Nobody knows neither where the Others come from nor how to get rid of them. As the series goes by, the fight with The Others takes more and more importance and we slowly understand that those creatures are far more preoccupying than the war for the Iron Throne. 

By the way, the Watch is a bit of a mess on its own. To Jon’s dismay at the beginning of the story, The Watch is mostly composed of former criminal (rapist, murderer, thief... I guess you get an idea) and not noble knights. 

And finally, living in the free cities of Essos, Daenarys Targaryen has the ambition to take back the oh so coveted Iron Throne from the one she calls “The Usurper” with help of  her husband’s, the Khal Drogo, army . However, since, Dany carries bad luck (and bad judgement) like they are charms, The Wheels of Fortune often turns in the wrong sense for her. And consequently, her dreams of conquest are much more complicated and take MUCH longer than she (or the reader, which means me) expected. 

By the way, there’s actually nothing presumptuous in Dany’s desire for the crown, since this crown should have been hers by RIGHT in the first place.

Back in the good ole days, house Targaryen was the ruling family of the Seven Kingdom. Robert was able to ascend to the mightiest seat in the Kingdom by overthrowing and decimating their dynasty (he had some legitimate reasons to do that, by the way).  That’s why Dany’s claim to the thrown is perfectly valid.

So what should I say? Oh yes. ASOIAF is the most incredible, marvellous and mesmerizing story I have ever read. More than a good juxtaposition of words, it’s the magnitude and depth of the story that impress me. The reader doesn’t follow the story through only one or two characters. At the beginning, we’re seeing Westeros through Ned, his wife Catelynn, Jon, Bran, their two sisters and Tyrion, but by A Dance With Dragons this number goes up to 31 people. These characters are often enemies, have different ambitions and opinions. Most live miles away from each other and in place with different culture and customs. 

Even though, the series is composed of three main intrigues, it can be said that every character has its own personal intrigue. Having that many POV can be annoying though, because obviously you can’t love every character. For example, I can’t stomach Arya and I really don’t care about Bran, so reading their POV is a real struggle. If truth be told, I’m guilty of page skimming whenever those two are around. Despite all these parameters to take into accounts, all these constraints he had to grabble with, GRRM was able to publish a coherent and intriguing story.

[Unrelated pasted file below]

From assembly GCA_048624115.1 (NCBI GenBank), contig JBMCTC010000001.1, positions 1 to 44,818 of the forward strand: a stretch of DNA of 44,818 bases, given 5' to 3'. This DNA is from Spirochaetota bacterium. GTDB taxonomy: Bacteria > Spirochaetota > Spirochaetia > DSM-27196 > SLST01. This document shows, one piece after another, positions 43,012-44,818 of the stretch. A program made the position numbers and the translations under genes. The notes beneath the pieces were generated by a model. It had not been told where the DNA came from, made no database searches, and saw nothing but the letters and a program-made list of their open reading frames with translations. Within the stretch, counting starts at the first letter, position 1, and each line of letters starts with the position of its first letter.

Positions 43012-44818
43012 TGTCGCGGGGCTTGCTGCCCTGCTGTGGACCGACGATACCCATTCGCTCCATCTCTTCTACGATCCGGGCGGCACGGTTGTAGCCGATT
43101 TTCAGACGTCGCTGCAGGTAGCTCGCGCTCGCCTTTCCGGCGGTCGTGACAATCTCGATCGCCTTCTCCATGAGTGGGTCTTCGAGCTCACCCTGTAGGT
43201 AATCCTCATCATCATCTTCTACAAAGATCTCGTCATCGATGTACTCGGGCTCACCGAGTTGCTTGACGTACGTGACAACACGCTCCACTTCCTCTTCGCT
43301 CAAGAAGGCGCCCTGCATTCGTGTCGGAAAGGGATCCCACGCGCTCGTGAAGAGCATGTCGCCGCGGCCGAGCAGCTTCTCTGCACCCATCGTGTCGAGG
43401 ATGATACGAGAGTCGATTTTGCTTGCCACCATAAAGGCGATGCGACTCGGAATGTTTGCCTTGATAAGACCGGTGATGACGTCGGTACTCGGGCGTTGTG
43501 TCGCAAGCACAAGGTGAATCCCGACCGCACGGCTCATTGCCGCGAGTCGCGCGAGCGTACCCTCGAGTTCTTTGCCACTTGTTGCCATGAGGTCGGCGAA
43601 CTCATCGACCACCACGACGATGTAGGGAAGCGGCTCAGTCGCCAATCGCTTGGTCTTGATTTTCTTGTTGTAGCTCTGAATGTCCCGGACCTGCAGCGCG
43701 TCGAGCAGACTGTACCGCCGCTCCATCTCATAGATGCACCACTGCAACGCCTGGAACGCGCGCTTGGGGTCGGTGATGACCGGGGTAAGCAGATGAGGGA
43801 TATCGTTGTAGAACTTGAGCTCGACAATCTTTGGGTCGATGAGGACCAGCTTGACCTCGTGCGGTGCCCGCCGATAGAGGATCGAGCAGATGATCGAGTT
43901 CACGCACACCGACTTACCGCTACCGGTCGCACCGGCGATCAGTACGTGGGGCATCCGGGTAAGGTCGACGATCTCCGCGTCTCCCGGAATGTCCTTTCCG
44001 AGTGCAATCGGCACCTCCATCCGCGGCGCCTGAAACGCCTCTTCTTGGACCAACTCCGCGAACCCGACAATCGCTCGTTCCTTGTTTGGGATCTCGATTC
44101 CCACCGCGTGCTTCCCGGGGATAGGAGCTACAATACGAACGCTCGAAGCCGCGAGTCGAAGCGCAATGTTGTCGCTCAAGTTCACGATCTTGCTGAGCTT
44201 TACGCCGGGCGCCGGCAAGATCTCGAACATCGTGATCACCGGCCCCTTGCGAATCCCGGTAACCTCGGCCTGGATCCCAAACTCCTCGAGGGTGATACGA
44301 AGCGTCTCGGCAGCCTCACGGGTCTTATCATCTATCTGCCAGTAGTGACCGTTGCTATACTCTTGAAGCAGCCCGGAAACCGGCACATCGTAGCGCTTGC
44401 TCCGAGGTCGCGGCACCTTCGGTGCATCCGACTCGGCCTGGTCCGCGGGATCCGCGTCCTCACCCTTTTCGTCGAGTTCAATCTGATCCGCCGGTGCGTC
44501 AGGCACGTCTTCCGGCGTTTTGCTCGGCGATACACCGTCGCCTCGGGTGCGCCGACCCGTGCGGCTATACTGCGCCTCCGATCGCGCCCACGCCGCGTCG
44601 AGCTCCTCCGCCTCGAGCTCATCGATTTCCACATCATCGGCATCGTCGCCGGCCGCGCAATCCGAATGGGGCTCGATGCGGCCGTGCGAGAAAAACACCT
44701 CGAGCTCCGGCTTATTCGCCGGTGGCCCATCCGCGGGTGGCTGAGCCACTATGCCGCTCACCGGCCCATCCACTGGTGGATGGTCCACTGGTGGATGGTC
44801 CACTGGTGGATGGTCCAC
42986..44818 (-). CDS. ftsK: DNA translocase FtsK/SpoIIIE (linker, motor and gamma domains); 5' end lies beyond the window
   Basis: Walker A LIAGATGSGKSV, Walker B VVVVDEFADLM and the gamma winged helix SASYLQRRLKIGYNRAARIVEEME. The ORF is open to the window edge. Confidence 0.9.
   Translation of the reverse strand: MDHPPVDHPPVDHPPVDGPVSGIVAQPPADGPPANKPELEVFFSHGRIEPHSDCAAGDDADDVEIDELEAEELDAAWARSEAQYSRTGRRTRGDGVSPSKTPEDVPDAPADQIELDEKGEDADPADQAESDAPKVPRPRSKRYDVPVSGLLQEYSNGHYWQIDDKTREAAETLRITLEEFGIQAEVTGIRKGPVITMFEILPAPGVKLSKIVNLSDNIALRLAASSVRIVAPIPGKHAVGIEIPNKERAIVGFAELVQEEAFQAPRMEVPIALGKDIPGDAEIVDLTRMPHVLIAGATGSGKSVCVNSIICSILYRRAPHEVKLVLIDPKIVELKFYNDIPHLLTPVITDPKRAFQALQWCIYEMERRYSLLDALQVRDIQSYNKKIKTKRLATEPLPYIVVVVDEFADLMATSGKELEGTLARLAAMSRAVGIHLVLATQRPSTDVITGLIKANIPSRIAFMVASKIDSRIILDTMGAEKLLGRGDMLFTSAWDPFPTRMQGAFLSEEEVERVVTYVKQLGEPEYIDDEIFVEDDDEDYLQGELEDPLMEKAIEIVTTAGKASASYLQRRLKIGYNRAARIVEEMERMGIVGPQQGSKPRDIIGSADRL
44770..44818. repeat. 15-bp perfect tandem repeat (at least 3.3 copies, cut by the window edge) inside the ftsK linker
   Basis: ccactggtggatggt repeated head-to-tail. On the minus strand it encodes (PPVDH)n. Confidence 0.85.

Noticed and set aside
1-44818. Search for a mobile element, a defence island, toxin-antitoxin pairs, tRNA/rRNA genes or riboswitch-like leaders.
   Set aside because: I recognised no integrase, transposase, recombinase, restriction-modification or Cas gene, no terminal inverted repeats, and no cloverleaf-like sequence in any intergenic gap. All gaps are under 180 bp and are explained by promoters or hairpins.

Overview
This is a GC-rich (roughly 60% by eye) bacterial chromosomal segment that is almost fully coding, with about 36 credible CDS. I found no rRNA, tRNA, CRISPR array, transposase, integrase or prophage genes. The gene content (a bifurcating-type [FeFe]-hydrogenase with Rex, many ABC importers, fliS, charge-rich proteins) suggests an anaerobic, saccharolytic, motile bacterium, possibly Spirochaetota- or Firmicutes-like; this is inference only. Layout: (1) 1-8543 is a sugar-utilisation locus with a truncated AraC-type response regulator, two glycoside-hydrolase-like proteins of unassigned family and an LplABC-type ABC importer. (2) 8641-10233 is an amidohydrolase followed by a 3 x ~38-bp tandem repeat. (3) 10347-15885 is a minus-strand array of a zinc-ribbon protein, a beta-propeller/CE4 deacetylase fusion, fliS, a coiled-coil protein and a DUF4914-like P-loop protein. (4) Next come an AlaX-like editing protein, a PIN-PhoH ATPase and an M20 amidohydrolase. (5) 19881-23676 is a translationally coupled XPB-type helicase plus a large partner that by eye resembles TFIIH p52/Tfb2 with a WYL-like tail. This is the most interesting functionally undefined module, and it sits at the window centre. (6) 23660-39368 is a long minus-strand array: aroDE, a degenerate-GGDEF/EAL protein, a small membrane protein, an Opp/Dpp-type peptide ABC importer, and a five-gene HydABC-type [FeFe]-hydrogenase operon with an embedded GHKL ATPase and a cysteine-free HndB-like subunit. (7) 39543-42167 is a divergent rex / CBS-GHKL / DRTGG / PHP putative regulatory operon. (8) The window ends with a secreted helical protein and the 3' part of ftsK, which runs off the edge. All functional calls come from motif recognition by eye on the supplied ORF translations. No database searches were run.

Contrary to most other series in the same genre, ASOIAF doesn’t indulge in Manichaeism. In the literary jargon, we’ll say that the series lay in the grey zone. Characters possessing high moral also have their moment of selfishness, of misplaced pride and vanity (which often have disastrous consequences). And since, points of views are so varied, the reader can have a better perspective on characters that would usually be considered as villain.

As a matter of fact, some like Jaime Lannister for example even become pleasant because we know the reason why they did some of their foulest actions. It doesn’t mean that they’re goody-goody two shoes in disguise. However, we can like them, and even root for them.

I’m a happy ending lover, I’m here for people ending up happy and with the person they love. That’s actually why I avoided ASOIAF. Yes I said it! In this series, characters suffer. Countless of times throughout the books, their hopes, dreams and gentle illusions are torn apart and most of time, their situation instead of improving, goes from Charybde to Sylla.